Saturday, June 16, 2012

Egypt starts presidential election run-off

                               The Muslim Brotherhood's candidate Mohammed Mursi voted in Zagazig

Egyptians are voting in a two-day run-off election to choose their first freely elected president.
Mohammed Mursi, head of the Muslim Brotherhood's political wing, is up against Ahmed Shafiq, former President Hosni Mubarak's last prime minister.
The ruling generals have vowed to hand over power to the winner by 30 June.
But correspondents say there is less enthusiasm than there was for previous rounds of voting, and some have called for a boycott or spoiled ballots.
There were early queues outside some polling stations on Saturday, but later they were reduced in some places to just a steady trickle of voters, reports the BBC's Jon Leyne in Cairo.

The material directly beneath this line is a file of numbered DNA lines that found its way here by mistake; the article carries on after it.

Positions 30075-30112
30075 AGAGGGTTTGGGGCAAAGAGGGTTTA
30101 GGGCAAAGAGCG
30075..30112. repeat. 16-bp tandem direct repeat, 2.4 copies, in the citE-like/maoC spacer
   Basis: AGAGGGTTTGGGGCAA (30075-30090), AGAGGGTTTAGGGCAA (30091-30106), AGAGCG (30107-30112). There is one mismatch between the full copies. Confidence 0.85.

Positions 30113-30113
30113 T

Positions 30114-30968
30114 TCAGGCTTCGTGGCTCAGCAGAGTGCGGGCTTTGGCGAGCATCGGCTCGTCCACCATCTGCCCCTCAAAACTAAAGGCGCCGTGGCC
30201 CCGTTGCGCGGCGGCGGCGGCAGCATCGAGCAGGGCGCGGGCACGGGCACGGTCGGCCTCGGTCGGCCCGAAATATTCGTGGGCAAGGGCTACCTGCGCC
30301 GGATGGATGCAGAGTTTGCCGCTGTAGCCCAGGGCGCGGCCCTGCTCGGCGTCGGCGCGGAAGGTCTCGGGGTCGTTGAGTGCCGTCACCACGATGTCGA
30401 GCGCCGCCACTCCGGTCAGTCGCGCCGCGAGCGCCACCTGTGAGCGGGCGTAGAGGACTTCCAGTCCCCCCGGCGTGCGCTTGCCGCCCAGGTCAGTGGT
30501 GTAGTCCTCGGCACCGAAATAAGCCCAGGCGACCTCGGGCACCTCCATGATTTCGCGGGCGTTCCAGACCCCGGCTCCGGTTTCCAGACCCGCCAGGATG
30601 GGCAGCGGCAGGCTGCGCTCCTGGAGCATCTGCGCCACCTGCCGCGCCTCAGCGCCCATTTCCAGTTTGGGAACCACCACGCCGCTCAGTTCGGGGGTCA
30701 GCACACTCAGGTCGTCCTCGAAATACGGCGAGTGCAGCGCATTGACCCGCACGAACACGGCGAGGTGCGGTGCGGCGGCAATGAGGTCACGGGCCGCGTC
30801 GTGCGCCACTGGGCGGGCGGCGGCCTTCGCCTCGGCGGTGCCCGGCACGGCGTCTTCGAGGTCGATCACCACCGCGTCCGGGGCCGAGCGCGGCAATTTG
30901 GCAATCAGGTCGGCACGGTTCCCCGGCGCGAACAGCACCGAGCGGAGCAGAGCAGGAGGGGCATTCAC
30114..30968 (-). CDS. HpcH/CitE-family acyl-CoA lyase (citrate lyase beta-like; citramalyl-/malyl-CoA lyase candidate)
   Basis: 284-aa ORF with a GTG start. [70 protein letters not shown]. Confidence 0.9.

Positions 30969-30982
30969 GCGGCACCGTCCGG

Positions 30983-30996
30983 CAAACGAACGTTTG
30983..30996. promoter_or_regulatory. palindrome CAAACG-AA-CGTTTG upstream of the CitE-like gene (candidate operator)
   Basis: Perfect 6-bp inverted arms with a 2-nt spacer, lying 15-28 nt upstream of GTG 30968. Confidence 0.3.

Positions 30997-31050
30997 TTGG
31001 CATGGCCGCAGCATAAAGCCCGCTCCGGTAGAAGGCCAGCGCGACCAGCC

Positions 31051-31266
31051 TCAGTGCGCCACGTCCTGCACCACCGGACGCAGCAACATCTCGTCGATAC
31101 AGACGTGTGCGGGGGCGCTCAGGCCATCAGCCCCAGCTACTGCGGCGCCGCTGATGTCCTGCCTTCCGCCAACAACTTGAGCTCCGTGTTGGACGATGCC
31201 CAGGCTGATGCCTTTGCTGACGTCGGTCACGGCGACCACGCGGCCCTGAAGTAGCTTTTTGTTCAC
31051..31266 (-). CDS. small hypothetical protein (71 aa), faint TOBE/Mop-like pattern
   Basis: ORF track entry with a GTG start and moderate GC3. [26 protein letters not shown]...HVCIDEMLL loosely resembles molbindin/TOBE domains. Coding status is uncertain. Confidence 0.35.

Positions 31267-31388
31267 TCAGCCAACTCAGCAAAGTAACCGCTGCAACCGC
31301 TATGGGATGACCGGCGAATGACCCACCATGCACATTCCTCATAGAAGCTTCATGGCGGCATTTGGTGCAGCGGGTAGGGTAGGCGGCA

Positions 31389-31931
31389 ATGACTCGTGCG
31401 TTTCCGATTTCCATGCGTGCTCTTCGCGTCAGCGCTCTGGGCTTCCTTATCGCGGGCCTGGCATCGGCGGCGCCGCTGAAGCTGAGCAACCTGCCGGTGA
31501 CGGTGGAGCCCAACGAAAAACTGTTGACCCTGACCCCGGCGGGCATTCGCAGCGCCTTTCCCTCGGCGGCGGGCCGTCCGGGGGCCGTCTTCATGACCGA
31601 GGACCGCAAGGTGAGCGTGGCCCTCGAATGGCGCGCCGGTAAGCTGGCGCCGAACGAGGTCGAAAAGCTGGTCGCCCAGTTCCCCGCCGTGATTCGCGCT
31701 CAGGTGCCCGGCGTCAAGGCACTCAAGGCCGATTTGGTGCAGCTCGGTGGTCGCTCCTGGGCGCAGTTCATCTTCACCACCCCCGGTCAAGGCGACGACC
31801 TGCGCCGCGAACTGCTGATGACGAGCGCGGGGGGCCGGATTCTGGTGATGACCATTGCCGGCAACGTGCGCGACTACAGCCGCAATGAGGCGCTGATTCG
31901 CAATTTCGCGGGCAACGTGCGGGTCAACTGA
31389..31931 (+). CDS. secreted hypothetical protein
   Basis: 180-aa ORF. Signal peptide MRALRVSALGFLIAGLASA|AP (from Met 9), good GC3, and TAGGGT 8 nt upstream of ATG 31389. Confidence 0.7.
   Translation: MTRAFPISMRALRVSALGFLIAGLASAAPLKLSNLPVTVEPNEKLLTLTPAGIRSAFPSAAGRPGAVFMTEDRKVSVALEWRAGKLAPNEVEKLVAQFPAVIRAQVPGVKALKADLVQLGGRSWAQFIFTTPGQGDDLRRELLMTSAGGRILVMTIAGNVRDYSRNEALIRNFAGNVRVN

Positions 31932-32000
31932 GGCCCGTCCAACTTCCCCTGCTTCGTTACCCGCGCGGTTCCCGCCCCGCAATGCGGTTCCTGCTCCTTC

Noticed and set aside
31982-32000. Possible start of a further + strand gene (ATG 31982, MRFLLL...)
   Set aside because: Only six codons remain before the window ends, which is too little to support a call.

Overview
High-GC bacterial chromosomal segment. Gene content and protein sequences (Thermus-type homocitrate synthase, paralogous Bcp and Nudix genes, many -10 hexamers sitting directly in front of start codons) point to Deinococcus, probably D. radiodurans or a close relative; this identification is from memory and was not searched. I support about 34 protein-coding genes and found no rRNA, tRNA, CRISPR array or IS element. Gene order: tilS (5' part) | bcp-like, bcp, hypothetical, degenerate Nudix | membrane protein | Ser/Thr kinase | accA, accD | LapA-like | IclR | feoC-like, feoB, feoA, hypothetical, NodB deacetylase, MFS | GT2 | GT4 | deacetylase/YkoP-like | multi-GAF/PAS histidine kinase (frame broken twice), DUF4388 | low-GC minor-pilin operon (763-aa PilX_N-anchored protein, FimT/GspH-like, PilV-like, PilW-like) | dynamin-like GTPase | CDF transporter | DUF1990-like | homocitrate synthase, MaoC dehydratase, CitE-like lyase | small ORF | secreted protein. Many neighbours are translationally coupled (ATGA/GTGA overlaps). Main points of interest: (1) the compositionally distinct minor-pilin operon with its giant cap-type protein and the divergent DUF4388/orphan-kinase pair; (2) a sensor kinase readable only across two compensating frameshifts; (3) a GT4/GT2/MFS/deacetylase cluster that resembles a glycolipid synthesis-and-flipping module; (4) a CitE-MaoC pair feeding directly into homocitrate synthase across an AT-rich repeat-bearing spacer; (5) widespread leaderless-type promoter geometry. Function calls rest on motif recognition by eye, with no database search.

Particularly noticeable is the lack of young people voting, our correspondent says.
They seem to be particularly disenchanted with the choice between Mr Shafiq, a candidate seen as a representative of the old regime, and the Islamist Mr Mursi, he adds.
While state TV has been urging people to vote, some activists have been distributing flyers in several Cairo metro stations calling for a boycott.
Mr Mursi's campaign held a news conference on Saturday afternoon in which it said several electoral violations had been reported, and urged voters to report any incidents.

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